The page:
It would seem that to Drudge and The Weekly Standard this is poor taste, a point of controversy, and worth particular emphasis on their respective websites. To point. Drudge has as its lede following Obama's Morehouse address "I am a Black Man" under the President's photo. The Weekly Standard chose to place in bold for emphasis what they see as an impolitic and provocative phrase--"as a black man like you"--in their quoting of Obama's speech at Morehouse.
The President apparently did not learn from the public whipping he suffered by the Right-wing media when he committed a similar misstep in the aftermath of the Trayvon Martin shooting.
Let the complaints and predictable howls begin. The Tea Party GOP and their echo chamber will cry that "if a white president said 'as a white man like you'" that there would be charges of racism. The most dim bloviators on the Right will assert that "historically black colleges" are bastions of "hate" that discriminate against white people.
Never mind the fact that historically black colleges actually offer scholarships and special funding for white students because of a belief in the merits of racial diversity.
Thus, Obama must be a "black racist" who "hates white people" as Right-wing cheerleader Glenn Beck and others have suggested.
Since the election of Barack Obama in 2008, racial attitudes have worsened in the United States. In particular, white racial resentment and anti-black sentiments have hardened and increased among Republicans. This is not Barack Obama's fault.
From his "celebrated" "A More Perfect Union" speech on race in 2008 which signaled Obama's full separation from any sense that Black Americans have a unique set of justice claims that remain unfulfilled and largely ignored in this country, to his two terms in office, where he has supported a set of neoliberal, center-Right policy positions, the president has been largely agnostic on the race question. Instead, Barack Obama has relied on the symbolic power of his presence in the White House to be a stand-in and substitute for any significant progress against the inequalities and injustices which remain along the colorline.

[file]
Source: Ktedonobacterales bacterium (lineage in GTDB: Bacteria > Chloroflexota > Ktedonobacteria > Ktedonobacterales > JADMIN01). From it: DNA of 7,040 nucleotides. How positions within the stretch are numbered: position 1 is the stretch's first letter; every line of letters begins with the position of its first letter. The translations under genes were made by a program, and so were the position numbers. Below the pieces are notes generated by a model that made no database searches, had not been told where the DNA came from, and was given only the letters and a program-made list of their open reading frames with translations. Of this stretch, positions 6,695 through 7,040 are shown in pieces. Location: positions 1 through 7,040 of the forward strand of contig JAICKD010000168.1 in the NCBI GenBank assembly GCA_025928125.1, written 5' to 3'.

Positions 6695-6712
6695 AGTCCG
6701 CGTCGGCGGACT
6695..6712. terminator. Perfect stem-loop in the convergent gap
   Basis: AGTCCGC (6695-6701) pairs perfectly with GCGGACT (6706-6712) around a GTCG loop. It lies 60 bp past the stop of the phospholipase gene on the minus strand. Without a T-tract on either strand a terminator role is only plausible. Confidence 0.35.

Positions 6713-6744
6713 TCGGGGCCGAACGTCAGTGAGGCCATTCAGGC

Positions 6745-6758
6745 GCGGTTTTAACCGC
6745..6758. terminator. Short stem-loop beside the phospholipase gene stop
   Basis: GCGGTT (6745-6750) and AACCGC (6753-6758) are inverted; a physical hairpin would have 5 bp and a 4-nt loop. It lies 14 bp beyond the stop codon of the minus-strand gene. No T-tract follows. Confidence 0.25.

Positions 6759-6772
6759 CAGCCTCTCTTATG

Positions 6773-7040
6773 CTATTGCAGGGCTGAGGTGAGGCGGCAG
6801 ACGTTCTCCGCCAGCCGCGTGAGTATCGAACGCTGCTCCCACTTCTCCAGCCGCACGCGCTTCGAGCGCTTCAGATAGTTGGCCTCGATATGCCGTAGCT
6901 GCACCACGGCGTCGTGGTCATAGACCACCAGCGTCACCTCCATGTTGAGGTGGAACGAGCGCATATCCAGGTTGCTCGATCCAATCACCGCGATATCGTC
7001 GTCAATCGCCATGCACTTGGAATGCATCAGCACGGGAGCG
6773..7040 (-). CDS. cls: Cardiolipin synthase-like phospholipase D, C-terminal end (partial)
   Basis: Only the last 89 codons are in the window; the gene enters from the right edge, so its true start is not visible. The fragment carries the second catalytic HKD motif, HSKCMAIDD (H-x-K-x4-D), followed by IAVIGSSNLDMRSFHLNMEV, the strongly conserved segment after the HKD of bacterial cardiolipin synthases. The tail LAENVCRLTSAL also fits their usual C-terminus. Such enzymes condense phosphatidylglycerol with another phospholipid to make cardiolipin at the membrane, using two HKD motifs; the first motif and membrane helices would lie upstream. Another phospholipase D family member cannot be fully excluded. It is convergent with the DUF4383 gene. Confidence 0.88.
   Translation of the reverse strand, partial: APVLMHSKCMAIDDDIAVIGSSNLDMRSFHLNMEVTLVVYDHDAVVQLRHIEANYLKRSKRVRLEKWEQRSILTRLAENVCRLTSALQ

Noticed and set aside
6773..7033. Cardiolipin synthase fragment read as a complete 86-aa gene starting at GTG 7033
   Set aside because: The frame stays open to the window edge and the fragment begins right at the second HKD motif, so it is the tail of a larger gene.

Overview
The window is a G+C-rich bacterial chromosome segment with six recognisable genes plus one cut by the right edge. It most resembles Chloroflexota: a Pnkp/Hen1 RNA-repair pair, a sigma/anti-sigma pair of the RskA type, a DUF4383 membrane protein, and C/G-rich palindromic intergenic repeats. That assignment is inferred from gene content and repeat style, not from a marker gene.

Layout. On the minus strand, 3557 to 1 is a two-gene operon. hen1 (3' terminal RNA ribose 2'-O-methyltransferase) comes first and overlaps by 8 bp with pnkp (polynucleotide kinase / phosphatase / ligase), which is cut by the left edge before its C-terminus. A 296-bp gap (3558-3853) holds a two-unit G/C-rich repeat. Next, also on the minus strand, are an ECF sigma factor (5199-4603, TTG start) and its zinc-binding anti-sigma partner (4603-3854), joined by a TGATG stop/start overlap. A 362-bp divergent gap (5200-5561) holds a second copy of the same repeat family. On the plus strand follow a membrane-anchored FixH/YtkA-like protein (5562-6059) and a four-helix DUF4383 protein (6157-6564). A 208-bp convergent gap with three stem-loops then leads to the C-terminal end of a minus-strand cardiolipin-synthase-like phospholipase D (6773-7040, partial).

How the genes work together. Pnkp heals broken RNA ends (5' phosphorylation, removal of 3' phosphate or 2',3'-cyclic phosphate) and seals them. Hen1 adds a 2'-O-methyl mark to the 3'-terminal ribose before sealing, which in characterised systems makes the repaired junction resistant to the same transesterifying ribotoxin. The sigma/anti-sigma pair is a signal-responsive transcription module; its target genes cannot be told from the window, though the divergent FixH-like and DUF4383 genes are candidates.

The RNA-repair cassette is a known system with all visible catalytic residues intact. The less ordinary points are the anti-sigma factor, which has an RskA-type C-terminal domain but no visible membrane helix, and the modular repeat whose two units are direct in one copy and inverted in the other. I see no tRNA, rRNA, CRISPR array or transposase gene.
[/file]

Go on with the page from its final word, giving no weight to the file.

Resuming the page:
As I suggested on Ring of Fire Radio in the days before the 2012 election, if the White Right hates Barack Obama that much, what do their rank and file think of everyday black and brown folks? What hate and contempt looms in their collective heart, either as overt bigotry under the banner of the Confederacy, the slogan of "we want our country back!" or in subconscious and implicit prejudice and bias?
The United States was designed and intended as a White Republic. Black folks, our presence and humanity, have long been viewed, and written into law, as being incompatible with "American." The citizenship and belonging of Black Americans--and other people of color--is contingent and permanent. It formed the basis against which Whiteness and the imagined fraternity of white men was created during the Founding and through to the middle part of the twentieth century when Jim and Jane Crow was demolished by the Civil Rights Movement.
The inclusion of non-whites as full partners in the American democratic project is still a work in progress. Obama's election represents a symbolic victory in that battle--although not a strategic one. Even such symbolic concessions are too much to accept for those who will follow the white identity politics Pied Pipers in the Right-wing echo chamber who will lead their lemmings in feigned upset and complaint that Obama dared to remind people that he is black (again).
Appeals to white victimology and "black racism" should be obsolete. They lost the Republican Party two elections. Nevertheless, the Southern Strategy and the ghosts of the Confederacy in Red State America and the Tea Party GOP continue to demand their offerings.
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